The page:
Researchers reporting in Nature Astronomy revealed first detailed images of asteroid 2 Pallas, including its heavily cratered surface. Pallas has a diameter of about 513 km (318 miles), which is roughly 15 percent of the moon's diameter. It is the third-largest object in the asteroid belt after Ceres and Vesta.
"Pallas' orbit implies very high-velocity impacts," said lead author Michael Marsset, a postdoctoral student in the Massachusetts Institute of Technology's (MIT) Department of Earth, Atmospheric, and Planetary Sciences.
Scientists used the Spectro-Polarimetric High-contrast Exoplanet Research (SPHERE) imager on the Very Large Telescope to examine Pallas' shape and surface in great detail.
They were able to acquire 11 series of images, observing the asteroid from various angles as it rotated. After compiling the images, researchers produced a 3D reconstruction of its shape.
Image credit: ESO/M. Marsset et al./MISTRAL algorithm (ONERA/CNRS)
From there, 36 craters were identified, which seem to cover at least 10 percent of the asteroid's surface. The craters ranged from about 30 to 120 km (19 to 75 miles) wide.
The massive craters on the asteroid-- one near the south pole and the other near the equator-- indicated that the object once received huge sideways impacts, with projectiles around 60 to 90 km (37 to 65 miles).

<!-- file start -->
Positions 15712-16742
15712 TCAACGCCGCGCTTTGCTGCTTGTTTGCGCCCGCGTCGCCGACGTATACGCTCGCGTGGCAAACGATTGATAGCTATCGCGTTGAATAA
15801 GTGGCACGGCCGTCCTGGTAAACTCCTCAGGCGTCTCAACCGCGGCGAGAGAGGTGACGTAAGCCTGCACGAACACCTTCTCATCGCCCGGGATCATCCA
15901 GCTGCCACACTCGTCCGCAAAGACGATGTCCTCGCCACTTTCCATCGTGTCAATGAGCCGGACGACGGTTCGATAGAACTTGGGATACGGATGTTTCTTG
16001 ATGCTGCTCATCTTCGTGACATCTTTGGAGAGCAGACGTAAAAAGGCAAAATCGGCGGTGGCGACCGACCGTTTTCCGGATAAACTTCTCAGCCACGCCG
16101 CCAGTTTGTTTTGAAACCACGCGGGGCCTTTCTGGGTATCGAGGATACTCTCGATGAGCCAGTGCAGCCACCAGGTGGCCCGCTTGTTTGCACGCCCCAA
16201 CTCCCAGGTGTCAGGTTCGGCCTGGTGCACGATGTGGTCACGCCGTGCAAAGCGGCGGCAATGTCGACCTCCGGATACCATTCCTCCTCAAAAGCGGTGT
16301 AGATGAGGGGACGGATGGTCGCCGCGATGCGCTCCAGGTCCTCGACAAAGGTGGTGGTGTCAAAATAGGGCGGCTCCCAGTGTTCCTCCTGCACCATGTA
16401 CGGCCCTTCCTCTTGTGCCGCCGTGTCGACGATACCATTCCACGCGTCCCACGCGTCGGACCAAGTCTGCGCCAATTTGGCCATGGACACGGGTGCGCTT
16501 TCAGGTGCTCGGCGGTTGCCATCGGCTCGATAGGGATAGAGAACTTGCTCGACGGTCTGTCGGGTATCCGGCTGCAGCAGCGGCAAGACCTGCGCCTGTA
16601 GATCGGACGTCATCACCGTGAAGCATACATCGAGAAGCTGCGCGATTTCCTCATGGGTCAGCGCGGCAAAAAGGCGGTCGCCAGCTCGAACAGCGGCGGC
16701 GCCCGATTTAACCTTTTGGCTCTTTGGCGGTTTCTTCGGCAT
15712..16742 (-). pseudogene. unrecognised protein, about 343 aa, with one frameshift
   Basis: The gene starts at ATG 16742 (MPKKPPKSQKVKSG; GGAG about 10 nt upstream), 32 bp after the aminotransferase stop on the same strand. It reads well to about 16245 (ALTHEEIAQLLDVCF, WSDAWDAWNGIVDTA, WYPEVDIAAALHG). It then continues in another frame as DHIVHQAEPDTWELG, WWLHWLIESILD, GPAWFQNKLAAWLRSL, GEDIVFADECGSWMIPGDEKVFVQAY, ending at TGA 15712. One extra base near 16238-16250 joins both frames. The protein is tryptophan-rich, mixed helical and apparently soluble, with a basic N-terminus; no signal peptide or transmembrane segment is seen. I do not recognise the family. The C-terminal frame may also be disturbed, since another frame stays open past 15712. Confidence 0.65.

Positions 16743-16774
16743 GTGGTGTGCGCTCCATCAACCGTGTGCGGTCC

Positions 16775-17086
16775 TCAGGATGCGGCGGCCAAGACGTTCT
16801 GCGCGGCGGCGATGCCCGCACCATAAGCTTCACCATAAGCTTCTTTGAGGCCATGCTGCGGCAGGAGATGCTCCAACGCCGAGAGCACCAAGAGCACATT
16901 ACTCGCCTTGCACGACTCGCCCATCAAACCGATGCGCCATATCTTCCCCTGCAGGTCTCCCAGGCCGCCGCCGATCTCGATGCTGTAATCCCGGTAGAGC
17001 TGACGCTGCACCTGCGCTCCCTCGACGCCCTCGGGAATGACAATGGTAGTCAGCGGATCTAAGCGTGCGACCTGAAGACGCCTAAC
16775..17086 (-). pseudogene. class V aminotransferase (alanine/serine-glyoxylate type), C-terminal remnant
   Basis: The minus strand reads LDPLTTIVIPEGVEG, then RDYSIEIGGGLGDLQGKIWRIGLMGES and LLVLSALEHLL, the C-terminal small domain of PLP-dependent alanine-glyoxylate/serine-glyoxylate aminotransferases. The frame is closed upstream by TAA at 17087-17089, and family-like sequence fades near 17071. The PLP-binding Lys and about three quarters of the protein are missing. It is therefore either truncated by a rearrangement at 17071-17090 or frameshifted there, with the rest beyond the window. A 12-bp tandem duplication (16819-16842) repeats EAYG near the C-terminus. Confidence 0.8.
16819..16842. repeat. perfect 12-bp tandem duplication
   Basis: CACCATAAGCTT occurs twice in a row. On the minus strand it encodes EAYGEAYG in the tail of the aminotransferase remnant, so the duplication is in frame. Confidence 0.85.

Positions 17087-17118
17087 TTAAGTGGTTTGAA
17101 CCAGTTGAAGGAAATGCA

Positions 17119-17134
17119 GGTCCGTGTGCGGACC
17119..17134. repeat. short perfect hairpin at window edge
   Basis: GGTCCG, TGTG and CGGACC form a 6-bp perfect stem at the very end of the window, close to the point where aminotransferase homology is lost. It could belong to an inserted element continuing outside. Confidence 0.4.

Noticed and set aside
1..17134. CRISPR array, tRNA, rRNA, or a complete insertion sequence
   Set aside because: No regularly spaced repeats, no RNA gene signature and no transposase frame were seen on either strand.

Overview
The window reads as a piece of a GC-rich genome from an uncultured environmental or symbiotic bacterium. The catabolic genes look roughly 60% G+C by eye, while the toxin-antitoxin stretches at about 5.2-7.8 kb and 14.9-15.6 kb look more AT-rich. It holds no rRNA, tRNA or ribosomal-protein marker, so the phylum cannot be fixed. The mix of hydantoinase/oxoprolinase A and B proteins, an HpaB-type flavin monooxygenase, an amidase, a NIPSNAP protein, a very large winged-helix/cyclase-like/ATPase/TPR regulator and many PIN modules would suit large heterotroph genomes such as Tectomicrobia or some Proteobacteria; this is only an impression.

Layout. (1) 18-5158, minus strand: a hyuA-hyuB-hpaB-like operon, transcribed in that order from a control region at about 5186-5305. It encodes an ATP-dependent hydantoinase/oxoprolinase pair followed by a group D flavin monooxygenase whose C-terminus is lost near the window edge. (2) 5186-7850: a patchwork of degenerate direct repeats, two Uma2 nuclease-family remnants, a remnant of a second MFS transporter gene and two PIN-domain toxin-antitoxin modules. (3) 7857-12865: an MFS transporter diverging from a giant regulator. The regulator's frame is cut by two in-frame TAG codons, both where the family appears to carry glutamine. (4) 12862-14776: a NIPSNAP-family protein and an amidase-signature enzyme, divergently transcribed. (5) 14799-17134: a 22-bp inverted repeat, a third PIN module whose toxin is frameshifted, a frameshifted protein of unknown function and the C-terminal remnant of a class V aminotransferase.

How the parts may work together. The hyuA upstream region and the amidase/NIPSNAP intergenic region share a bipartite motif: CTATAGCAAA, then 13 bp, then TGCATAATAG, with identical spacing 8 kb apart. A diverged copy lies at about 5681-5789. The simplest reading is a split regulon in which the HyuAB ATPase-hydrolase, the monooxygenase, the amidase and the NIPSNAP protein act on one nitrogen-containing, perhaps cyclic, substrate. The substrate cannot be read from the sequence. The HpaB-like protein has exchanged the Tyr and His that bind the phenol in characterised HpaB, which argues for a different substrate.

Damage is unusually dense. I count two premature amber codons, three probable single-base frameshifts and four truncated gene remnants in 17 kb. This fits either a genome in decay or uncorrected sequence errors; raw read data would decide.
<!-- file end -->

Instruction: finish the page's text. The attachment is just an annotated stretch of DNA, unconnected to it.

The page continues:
Furthermore, the researchers said the impact that resulted in the crater near the equator may have created the family of other hundred small asteroids around Pallas, which are less than 20 km (12 miles) wide.
Computer simulations of past collisions in the asteroid belt hinted that the space objects hitting Pallas were also moving at unusually fast speeds, with the average about 41 400 km/h (25 725 mph).
The high speeds were possibly caused by the way Pallas travels in a strangely tilted orbit-- since abrupt impacts have more chance to create craters than slower ones, the asteroid's unusual orbit helped explain why it was cratered.
"Pallas is heavily cratered," said paper co-author Miroslav Broz, an astronomer at the Charles University. "Its surface might resemble a golf ball."
"From these images, we can now say that Pallas is the most cratered object that we know of in the asteroid belt. It's like discovering a new world," Marsset added, noting its "violent collisional history."
To see how violent that history likely has been, the team ran a series of simulations of Pallas and its interactions with the rest of the asteroid belt over the last 4 billion years and they did the same with Ceres and Vesta, taking into account each asteroid’s size, mass, and orbital properties, as well as the speed and size distributions of objects within the asteroid belt. They recorded each time a simulated collision produced a crater, on either Pallas, Ceres, or Vesta, that was at least 40 kilometers wide (the size of most of the craters that they observed on Pallas).
They found that a 40 km (24.8 miles) wide crater on Pallas could be made by a collision with a much smaller object compared to the same size crater on either Ceres or Vesta. Because small asteroids are much more numerous in the asteroid belt than larger ones, this implies that Pallas has a higher likelihood of experiencing high-velocity cratering events than the other two asteroids.